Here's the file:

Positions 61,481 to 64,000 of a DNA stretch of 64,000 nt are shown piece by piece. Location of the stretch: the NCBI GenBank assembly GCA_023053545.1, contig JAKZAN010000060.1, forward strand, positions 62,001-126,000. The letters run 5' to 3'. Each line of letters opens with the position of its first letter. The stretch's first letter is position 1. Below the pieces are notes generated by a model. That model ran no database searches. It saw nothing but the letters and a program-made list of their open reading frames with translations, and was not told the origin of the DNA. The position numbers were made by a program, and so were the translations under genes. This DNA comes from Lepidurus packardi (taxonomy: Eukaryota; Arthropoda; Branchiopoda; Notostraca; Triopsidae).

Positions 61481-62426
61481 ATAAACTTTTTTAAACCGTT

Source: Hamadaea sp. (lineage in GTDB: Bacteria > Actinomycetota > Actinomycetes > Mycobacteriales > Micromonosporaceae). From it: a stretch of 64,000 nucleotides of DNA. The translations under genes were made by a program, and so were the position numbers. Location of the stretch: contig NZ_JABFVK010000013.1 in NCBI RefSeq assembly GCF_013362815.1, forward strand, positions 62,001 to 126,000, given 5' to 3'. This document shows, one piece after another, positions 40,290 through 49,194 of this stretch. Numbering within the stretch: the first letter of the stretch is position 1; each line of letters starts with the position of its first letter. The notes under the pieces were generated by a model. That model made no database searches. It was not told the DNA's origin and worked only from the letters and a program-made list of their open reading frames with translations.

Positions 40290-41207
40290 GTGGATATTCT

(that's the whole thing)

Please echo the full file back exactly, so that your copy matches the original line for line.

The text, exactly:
Positions 61,481 to 64,000 of a DNA stretch of 64,000 nt are shown piece by piece. Location of the stretch: the NCBI GenBank assembly GCA_023053545.1, contig JAKZAN010000060.1, forward strand, positions 62,001-126,000. The letters run 5' to 3'. Each line of letters opens with the position of its first letter. The stretch's first letter is position 1. Below the pieces are notes generated by a model. That model ran no database searches. It saw nothing but the letters and a program-made list of their open reading frames with translations, and was not told the origin of the DNA. The position numbers were made by a program, and so were the translations under genes. This DNA comes from Lepidurus packardi (taxonomy: Eukaryota; Arthropoda; Branchiopoda; Notostraca; Triopsidae).

Positions 61481-62426
61481 ATAAACTTTTTTAAACCGTT

Source: Hamadaea sp. (lineage in GTDB: Bacteria > Actinomycetota > Actinomycetes > Mycobacteriales > Micromonosporaceae). From it: a stretch of 64,000 nucleotides of DNA. The translations under genes were made by a program, and so were the position numbers. Location of the stretch: contig NZ_JABFVK010000013.1 in NCBI RefSeq assembly GCF_013362815.1, forward strand, positions 62,001 to 126,000, given 5' to 3'. This document shows, one piece after another, positions 40,290 through 49,194 of this stretch. Numbering within the stretch: the first letter of the stretch is position 1; each line of letters starts with the position of its first letter. The notes under the pieces were generated by a model. That model made no database searches. It was not told the DNA's origin and worked only from the letters and a program-made list of their open reading frames with translations.

Positions 40290-41207
40290 GTGGATATTCT